Think of it this way—pruning (from a human perspective) helps us to focus on what is most important—it narrows and strengthens our focus; it forces us to grow, to extend effort, to become stronger and ultimately, more resilient when challenges arise. I suspect that if I took a poll, asking each of us here the accomplishment we were most proud of achieving in life—it would not be the easiest, but the most challenging—be it raising children, starting a business, earning a degree, and overcoming defeats in a myriad of shapes and sizes. It is not the easy moments that matter, but the defining moments that build character and make us into the people God intends for us to be.

Which brings us back to the Gospel passage for today. The main thrust of this passage is not a threat: “Prepare to be pruned!” It is instead, a promise. These words of our Savior are a reminder that Jesus is always with us. He is with us when things are going well and the wind is at our back, and Jesus is with us when the pruning shears appear. He is with us, working all things for good.

The Fifteenth Chapter of John is situated within the section of the gospel narrative, known as The Book of Glory. By now, Jesus has turned his attention from performing signs that point to himself as the Messiah. Having established his identity, he is working to cultivate in his disciples the ability to continue his ministry once his physical presence is gone. These words are found in the portion of John’s Gospel that is part of Jesus’s instructions just prior to his crucifixion. Jesus says: “Abide in me, as I abide in you. Just as the branch cannot bear fruit by itself unless it abides in the vine, neither can you unless you abide in me.” This is more than good advice—this is a promise. Here, Jesus is telling us that no matter what happens, our Savior will be with us. God, in Jesus, will bring all things to a good end. This, mind you, is not to say that everything happens for a reason. Sometimes, disaster occurs out of the blue, a cell turns cancerous, a driver runs a red light, a hurricane advances and a tornado hurtles through a home. These, I believe, are not God’s will. Instead, I believe God works through the tragedies we face bringing us to a place of peace. No matter what happens, we have God’s promise in Jesus to work for good.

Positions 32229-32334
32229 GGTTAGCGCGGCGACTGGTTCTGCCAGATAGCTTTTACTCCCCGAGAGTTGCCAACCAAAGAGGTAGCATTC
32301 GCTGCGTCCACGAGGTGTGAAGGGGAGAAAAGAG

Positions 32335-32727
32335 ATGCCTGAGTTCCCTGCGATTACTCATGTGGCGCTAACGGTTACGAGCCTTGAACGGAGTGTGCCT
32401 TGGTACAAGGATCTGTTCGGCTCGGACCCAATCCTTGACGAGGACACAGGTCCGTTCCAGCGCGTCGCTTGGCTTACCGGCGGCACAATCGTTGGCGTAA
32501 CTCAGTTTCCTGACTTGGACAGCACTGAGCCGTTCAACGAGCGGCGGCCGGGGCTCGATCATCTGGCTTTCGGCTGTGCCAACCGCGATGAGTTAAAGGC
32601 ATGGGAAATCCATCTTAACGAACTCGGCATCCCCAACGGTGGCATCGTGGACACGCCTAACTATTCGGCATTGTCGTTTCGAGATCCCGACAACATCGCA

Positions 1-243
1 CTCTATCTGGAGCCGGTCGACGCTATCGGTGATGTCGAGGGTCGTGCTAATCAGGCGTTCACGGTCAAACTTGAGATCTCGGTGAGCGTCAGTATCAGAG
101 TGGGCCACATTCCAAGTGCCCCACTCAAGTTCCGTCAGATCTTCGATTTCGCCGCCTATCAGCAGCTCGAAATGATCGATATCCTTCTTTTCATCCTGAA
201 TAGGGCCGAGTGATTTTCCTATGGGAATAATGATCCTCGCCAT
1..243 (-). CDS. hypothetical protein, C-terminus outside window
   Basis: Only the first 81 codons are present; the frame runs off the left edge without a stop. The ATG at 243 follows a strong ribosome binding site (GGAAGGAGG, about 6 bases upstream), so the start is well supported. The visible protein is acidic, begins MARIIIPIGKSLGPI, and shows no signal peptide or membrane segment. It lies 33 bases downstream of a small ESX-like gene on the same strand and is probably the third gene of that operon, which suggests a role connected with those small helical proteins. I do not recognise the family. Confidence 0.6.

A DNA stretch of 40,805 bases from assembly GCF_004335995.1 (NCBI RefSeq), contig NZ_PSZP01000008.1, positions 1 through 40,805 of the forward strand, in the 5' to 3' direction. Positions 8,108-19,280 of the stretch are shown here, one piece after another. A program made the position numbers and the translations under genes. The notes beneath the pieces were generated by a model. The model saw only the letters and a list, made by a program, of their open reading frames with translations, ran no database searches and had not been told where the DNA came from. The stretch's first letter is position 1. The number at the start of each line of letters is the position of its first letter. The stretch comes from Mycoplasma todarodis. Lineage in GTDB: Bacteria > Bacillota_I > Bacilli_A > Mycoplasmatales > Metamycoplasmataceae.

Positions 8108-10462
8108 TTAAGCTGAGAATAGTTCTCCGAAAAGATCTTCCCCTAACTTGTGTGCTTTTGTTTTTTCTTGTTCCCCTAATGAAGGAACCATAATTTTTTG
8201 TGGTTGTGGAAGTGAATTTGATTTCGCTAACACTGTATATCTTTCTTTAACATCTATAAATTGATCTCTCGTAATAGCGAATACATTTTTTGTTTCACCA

I suspect you are wondering if Zion Episcopal Church in West Virginia eventually decided to put air conditioning in the gymnasium. They did. It took a few more sessions, but everyone eventually understood the benefits of being able to use the space not for 3 seasons of the year, but for 4—how it would be a blessing for Vacation Bible School, the Monthly Meal Ministry and those working on collecting and sorting items for the annual Farmers’ Market. And, importantly, the Senior Warden did not resign, with his tail tucked between his legs. He went on to suggest other bold ventures, such as the establishment of a parking lot (which did not happen) and some more that did. Not all buds will bear fruit—but when we are pruned, the fruit that we bear is good. Today’s lesson reminds us that the fruit we bear ultimately comes, from the strength of the vine from which the branch is rooted. That vine, is Jesus, and we, therefore, are to have confidence, that even in those moments in life when we feel the sharp cut of the pruner’s shear, that ultimately, we are being strengthened for something good that is yet to come. In Jesus’ name. Amen.